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Hmm, after reading your comment above, I am starting to wonder if the drivers or something isn't working right on the OS end. You might have to reinstall SL if you have no luck with anything else. Does the wireless connectivity connect to things ok? –  Troggy Sep 17 '09 at 17:39

Obvious answer: Have you confirmed that the ethernet port is configured to get IP address via DHCP?

If DHCP is already set for this network inteface, go to the "advanced..." window and click "Renew DHCP Lease". Does this help?

Ugly hack workaround: Delete the ethernet network interface (select it and click the "-" button at the bottom). Create a new ethernet network interface.

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I have already tried all of these solutions including restarting the computer, deleting the ethernet connection, and manually renewing the IP address. The laptop is still self-assigning IPs. Thanks for the suggestions. –  BlueDevil Sep 17 '09 at 16:31

Have you tried repairing disk permissions and repairing the disk via disk utility from a bootable OS cd? A lot of times flakey permissions can cause all kinds of weird problems, especially after an upgrade.

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By running the following command on the MAC while attempting to DHCP one may provide more information (possibly than desired)

sudo tcpdump -vv -ien0 port 67 and port 68
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Probably not going to solve the problem because the test DHCP server shows assignment (2nd comment in question). –  benc Dec 21 '09 at 18:30

On my unibody MacBook Pro 17" running Snow Leopard, the DHCP problem turned out to be fixed by switching from WEP to WPA2 security on the WiFi network. I had no problem using it with WEP on an iPad, two iPhones, and another MacBook Pro (unibody 13"). In fact, both MBP's are running 10.6.8 so I'm still not sure why one worked and one didn't, but after switching to WPA2 everybody's happy!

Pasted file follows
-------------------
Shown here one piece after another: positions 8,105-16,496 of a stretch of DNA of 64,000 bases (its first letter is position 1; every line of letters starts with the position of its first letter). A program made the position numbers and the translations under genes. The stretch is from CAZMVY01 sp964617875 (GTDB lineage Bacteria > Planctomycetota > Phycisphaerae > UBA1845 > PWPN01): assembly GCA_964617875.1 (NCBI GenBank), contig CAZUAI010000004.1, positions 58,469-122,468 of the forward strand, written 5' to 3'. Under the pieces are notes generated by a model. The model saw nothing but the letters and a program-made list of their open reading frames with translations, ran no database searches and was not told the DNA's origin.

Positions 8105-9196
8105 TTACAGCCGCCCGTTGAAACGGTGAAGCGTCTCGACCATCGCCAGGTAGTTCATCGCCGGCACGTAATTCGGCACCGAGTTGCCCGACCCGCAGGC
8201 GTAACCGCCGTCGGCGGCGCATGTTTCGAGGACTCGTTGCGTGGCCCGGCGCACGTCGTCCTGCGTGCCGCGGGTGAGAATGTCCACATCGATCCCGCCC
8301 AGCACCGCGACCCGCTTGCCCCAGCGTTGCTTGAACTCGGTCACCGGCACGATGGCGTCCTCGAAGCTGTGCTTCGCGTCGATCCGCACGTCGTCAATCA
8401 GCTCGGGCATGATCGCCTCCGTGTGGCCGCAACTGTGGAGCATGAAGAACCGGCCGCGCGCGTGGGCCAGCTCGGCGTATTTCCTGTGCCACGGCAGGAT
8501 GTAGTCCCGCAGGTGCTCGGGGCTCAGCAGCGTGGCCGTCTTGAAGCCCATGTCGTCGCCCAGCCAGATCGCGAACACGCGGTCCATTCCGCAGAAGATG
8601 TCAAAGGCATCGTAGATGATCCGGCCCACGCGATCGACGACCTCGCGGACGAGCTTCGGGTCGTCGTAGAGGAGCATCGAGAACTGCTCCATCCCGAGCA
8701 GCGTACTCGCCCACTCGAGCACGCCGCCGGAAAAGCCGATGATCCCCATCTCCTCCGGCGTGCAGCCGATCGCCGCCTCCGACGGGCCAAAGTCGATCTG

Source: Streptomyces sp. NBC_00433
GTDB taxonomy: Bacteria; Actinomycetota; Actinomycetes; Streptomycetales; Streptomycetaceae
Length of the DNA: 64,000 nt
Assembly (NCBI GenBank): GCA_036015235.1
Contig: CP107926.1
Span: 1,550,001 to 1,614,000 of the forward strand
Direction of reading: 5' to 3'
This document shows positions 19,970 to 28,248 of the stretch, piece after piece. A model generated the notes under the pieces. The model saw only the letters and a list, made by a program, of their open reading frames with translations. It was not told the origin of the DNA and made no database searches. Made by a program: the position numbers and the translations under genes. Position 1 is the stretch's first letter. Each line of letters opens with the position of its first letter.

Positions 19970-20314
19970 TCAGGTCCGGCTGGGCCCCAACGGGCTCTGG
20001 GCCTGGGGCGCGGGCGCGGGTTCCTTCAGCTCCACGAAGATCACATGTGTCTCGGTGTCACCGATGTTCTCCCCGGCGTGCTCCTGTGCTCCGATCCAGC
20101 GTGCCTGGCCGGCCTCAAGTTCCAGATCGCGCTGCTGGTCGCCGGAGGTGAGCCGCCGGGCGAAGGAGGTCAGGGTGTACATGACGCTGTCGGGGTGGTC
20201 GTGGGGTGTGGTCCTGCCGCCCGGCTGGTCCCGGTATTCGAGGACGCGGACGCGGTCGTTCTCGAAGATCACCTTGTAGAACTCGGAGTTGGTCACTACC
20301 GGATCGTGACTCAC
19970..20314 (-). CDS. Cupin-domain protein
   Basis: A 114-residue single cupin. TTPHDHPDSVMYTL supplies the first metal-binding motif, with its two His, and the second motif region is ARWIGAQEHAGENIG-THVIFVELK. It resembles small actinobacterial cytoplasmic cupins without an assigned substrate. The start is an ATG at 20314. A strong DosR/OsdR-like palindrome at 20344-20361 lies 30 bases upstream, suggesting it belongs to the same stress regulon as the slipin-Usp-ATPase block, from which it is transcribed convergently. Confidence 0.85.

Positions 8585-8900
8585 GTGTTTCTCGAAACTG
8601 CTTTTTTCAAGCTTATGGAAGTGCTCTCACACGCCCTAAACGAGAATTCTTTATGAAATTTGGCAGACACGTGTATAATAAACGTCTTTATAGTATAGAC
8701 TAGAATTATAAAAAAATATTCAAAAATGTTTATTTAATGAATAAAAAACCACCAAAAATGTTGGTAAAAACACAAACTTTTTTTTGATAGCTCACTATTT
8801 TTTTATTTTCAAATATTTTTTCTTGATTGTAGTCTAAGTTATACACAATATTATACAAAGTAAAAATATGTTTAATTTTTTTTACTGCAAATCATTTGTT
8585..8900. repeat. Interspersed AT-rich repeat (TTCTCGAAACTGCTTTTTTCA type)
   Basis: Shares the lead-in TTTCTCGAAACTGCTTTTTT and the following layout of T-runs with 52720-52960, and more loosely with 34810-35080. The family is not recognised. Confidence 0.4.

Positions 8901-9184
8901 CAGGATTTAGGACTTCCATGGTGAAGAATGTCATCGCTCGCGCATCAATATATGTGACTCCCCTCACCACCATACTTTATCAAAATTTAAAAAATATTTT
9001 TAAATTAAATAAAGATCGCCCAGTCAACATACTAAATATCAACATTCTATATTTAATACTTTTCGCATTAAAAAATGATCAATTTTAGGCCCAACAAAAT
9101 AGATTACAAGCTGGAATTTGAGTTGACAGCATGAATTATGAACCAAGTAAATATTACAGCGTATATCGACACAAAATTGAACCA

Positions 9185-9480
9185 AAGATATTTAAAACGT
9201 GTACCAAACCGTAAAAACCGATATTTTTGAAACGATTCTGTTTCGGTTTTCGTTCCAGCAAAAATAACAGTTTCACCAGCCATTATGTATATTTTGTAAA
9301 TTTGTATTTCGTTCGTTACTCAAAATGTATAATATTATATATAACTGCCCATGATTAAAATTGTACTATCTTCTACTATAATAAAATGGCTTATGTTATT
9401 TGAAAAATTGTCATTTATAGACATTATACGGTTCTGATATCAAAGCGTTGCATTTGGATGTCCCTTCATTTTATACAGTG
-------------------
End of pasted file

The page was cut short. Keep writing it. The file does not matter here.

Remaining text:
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I had the same issue after upgrading from Leopard to Snow Leopard. Upgrading SL from 10.6 to 10.6.1 resolved it for me, but YMMV

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My answer to this other question (for Wifi, but still applicable to your issue) will clear out your network preferences, which will be much easier than reinstalling the OS.

http://superuser.com/questions/63975/problem-with-macbook-air-automatically-not-acquiring-free-wifi-network-dns-or-rou/64012#64012

When I wrote that 10.6.2 wasn't out, but again reinstalling the 10.6.2 combo updater would be a great step to take before an OS reinstall.

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We had a similar problem on our office network after we upgraded the DHCP (Debian Linux) host. Turned out the default /etc/hosts file on that box had a wrong entry for its own IP:

127.0.1.1 ns.ournetwork.nl ns

This IP was returned in the BOOTP/DHCP request, and Mac clients refuse this reply! Changing the IP:

192.168.1.6 ns.ournetwork.nl ns

and restarting dhcpd3 fixed the problem :-)

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If you're running ipfw, then add this line:

allow udp from 192.168.178.0/24 67,68 to any 67,68 in keep-state